And finally, and much more subtly, I was writing a story that evening to go on Patient Opinion. I wrote, I reflected a bit, I wrote a bit more. When I had finished I clicked the ‘next step’ button – and everything vanished. Then – and only then – did the significance of some innocuous-sounding instructions sink in. The words were simple enough:
How long will this take?
About five minutes. You’ll enter your story, which area you live in, and add some tags to make your story easy to find.
If your story will take you more than 10 minutes to write, save it elsewhere. Then return here, and paste your story into our form.
With the benefit of hindsight, I take it that the process runs on some kind of session basis and that I had timed out – I had certainly taken more than ten minutes over it. Unlike the other two examples, in principle the message was in the right place and I had noticed it at what should have been the right time. But that didn’t actually help, partly because I didn’t start with the intention of taking a particular amount of time (and I certainly wasn’t keeping track of the minutes as I wrote), and partly because there is no indication of what the effect of taking longer might be. It might even be that there is an anchoring effect from setting an expectation at five minutes which makes it less likely that people will stop to think whether they are actually likely to take longer.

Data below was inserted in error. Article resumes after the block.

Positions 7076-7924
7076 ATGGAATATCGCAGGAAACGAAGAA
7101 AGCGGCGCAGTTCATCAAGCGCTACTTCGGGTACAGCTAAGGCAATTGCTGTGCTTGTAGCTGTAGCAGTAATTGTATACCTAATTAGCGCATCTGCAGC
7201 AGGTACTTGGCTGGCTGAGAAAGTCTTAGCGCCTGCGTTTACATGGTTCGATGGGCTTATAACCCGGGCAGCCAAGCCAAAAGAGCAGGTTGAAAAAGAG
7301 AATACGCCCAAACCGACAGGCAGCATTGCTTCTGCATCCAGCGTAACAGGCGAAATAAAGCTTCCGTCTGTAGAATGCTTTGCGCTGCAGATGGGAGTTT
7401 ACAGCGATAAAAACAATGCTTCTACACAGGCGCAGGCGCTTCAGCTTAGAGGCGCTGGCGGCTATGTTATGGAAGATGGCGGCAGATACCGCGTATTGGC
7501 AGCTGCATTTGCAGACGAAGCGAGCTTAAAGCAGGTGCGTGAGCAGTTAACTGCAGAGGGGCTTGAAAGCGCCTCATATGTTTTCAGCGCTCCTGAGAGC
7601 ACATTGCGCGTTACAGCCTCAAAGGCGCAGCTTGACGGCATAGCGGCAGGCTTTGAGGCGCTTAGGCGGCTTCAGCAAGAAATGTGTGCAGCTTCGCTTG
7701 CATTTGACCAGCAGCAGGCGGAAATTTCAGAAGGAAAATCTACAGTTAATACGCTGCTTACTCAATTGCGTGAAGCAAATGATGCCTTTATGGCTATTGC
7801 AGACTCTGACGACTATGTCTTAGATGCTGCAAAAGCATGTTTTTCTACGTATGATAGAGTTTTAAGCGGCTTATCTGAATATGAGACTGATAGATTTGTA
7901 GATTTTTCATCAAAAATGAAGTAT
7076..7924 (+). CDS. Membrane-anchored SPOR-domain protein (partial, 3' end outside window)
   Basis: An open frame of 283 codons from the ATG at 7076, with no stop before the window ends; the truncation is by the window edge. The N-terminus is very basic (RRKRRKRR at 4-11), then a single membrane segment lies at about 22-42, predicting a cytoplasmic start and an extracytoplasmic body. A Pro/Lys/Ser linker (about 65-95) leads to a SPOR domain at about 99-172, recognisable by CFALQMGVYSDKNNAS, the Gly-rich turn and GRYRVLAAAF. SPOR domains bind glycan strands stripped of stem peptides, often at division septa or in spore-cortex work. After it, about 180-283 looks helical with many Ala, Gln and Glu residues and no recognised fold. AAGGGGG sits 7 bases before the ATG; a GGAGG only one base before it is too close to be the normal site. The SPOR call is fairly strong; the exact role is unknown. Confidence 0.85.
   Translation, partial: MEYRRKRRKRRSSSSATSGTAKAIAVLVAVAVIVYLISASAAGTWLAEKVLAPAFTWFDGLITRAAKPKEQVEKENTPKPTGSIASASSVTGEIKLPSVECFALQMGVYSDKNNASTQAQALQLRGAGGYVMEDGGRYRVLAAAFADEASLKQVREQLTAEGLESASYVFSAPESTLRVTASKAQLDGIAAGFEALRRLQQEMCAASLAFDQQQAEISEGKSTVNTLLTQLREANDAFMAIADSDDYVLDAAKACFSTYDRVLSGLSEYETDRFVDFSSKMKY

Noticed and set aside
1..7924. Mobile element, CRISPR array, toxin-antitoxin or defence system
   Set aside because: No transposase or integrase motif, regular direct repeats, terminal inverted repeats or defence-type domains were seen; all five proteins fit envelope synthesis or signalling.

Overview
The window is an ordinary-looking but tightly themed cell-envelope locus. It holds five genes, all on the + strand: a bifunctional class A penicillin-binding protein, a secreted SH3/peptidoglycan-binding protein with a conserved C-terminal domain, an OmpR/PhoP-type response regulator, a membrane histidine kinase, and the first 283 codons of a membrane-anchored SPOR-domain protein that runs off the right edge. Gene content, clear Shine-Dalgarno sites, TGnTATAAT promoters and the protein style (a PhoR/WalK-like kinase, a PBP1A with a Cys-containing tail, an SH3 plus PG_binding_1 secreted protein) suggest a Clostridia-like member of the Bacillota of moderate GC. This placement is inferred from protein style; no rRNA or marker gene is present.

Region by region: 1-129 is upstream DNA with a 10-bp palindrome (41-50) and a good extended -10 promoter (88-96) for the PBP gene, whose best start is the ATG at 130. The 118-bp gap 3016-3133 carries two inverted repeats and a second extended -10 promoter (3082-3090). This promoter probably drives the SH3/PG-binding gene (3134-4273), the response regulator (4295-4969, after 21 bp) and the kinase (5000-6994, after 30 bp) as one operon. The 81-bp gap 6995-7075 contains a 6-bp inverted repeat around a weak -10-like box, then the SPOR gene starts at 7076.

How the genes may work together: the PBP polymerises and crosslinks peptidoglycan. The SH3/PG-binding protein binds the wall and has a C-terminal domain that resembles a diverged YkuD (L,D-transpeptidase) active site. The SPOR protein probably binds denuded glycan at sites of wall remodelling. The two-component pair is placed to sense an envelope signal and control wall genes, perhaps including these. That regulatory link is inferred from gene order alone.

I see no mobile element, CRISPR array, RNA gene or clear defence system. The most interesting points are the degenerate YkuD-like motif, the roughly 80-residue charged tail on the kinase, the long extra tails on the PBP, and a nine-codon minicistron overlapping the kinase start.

I take three lessons for interaction design from those three examples.
Don’t give people critical information when they can’t be expected to be looking for it
The more familiar the interaction, the less we will pay any real attention to it. If it is working the way we expect it to, that’s fine. If it’s very obviously not working the way we expect it to, that’s also fine. But if it looks as though it’s working the way we expect it to, but isn’t, that’s a big problem – selective attention may prevent the difference from being noticed at all. The worst possible time to tell somebody something is when they think you have already finished telling them things. The second worst is before they know enough to recognise the significance of what you are telling them. The point at which a ten minute warning might be useful on Patient Opinion is after 9½ minutes, not while the input field is enticingly blank.
If you need to break people’s expectation of what is happening, do it explicitly, preferably to the sound of trumpets